This is a GUEST POST by Leslie Crane, aka Classical Mom, our resident representative of linear minded, non-Sizzling moms who share a life with those of us who are Sizzlers.
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Silly Putty is a big deal in our house. It is a Very Important Thing. Like many of your children, my oldest son has a serious case of “fiddle fingers” and he loves – no, needs – to have something in his hands much of the time. For him, a wad of Silly Putty does the job pretty well.
Allow me to pause for a moment and tell you…
Five Random Facts About Silly Putty:
1) It takes exactly 3 hours and one bamboo skewer to remove Silly Putty from the keys of a TV remote control.
2) No amount of bamboo skewers will remove it from a fuzzy white bathrobe.
3) Silly Putty also sticks to hair. Shampoo and a fine-toothed comb will remove Silly Putty from hair.
4) Silly Putty can be removed easily from shiny sweat pants.
5) It is the most addictive thing in the world.
So what have I learned about Silly Putty? Well, a lot, since for some reason I keep giving it to my son, who, bless his heart, can NOT resist sticking it in remote controls, on his head and on his clothing. It’s so foreign to my way of thinking that I literally do not believe he would actually find one more thing in which to stick Silly Putty… but of course he does. I am not a limit-tester in any way and to be honest my brain doesn’t ever tell me to stick something into or onto something else. Especially after I’ve already tried it with less-than-spectacular results.
I have to admit I am exhausted yet intrigued by that mental process. I have asked my son about 4,738 times, “What exactly were you thinking right before you rubbed Silly Putty into your pillow?” Each time the answer is a little different. I still don’t get it. I never will.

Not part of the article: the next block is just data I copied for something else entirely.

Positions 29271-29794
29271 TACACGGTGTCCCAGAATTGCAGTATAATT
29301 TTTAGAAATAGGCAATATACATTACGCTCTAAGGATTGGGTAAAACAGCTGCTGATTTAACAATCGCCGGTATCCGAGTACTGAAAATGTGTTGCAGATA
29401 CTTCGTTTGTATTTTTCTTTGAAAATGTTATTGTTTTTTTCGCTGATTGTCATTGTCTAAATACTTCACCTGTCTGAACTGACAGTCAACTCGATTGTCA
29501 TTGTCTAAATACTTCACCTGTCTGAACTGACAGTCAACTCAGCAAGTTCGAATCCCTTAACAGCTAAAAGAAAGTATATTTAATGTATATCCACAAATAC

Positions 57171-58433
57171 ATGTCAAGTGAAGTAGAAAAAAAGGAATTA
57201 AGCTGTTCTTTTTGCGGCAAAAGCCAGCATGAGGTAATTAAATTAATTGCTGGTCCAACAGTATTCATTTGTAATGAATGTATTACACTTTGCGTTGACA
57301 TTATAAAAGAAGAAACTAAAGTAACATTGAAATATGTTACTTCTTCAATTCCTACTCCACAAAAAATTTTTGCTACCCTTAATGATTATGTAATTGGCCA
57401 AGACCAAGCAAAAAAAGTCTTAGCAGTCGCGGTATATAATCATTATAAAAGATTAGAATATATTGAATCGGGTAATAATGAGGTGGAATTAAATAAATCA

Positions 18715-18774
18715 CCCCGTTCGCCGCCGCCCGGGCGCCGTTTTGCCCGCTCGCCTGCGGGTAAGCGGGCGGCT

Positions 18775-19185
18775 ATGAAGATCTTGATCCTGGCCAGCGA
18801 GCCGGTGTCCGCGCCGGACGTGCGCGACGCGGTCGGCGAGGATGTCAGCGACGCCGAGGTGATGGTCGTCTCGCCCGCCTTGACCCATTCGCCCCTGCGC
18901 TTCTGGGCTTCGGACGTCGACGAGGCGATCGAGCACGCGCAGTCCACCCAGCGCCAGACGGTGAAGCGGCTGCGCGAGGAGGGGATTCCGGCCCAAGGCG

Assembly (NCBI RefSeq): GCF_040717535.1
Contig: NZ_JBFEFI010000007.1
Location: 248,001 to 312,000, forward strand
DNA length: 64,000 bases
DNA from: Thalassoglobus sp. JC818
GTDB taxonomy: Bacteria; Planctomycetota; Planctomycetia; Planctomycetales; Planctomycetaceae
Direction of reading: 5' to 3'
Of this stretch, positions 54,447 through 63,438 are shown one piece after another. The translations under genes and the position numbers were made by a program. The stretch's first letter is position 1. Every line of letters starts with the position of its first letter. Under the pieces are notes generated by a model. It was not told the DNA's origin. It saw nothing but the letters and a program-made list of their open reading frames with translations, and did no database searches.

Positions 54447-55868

Insert heavy *sigh* here.
What I do know, aside from the fact that I need to buy this child several more pairs of shiny sweat pants, is that I probably seem every bit as strange to him. I’m so boring! I think one thought at a time, beginning to end. I never wander or ramble or drift or zigzag. I yawn a lot. I sigh a lot. I say things like, “Just a minute, I have to finish this first.” I’m sure he thinks I have absolutely no imagination and no fun.
A few days ago I had a very sweet and serious conversation with my five-year-old. It was about wedgies. Yep. Wedgies. And I came to the conclusion that God seldom gives us what we expect, but usually gives us what we need. As a linear thinker, someone who is goal-oriented and often stressed out about getting things done, a little wedgie talk is good – no, necessary – for my soul.
I still don’t think Silly Putty is very silly. But I’ll keep buying it. Somebody here needs it.
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Leslie Crane is a busy homeschooler, photographer, freelance radio producer and a dabbler in writing. She is known to fans of Carol Barnier’s writings as the Classical Mom in a Vaudeville House, after she wrote a passionate letter outlining her trials as a lover of peace and order living in a house full of chaos.
Leslie really is a Classical Mom; she is a formally-trained operatic soprano, a former music teacher and a current creator of classical music programming for public radio. She lives in Minnesota with her husband and two sons, whom she homeschools (still holding out hope that someday they will come to tolerate if not appreciate classical music).
Her photography and occasional musings can be found at: http://blog.lesliecranephotography.com